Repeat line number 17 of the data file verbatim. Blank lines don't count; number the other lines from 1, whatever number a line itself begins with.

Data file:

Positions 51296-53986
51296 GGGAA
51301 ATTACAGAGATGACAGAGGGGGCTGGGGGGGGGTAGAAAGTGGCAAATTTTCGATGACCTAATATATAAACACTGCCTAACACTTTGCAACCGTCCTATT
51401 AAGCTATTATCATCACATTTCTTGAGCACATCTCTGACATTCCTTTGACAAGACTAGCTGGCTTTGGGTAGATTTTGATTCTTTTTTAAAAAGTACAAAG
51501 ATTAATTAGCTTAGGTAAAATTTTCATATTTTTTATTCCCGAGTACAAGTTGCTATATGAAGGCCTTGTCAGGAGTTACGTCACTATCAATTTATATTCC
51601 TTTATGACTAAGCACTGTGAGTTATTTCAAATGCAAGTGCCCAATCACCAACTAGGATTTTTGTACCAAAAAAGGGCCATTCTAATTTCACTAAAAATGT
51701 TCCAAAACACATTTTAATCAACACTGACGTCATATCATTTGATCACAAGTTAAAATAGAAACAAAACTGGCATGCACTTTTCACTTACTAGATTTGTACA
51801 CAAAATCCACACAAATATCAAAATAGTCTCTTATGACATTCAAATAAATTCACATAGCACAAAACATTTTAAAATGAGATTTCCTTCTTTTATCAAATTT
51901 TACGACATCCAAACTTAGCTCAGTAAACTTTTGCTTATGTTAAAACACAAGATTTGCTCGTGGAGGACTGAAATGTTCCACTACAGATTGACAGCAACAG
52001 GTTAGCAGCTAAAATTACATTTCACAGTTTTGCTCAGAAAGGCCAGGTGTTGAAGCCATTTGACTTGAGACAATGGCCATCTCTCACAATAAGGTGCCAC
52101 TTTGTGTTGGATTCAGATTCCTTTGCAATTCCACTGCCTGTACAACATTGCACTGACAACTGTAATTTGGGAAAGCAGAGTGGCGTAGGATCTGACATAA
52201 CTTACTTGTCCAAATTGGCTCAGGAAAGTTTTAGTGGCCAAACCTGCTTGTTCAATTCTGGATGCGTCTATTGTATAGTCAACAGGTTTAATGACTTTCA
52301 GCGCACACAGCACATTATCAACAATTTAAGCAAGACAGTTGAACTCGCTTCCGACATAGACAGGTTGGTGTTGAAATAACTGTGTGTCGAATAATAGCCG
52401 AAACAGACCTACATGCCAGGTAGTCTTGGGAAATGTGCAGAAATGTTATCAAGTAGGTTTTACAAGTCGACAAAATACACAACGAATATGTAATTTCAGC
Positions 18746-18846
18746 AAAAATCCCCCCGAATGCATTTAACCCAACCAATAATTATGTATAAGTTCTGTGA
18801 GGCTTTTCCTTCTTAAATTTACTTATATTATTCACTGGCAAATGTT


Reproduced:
18801 GGCTTTTCCTTCTTAAATTTACTTATATTATTCACTGGCAAATGTT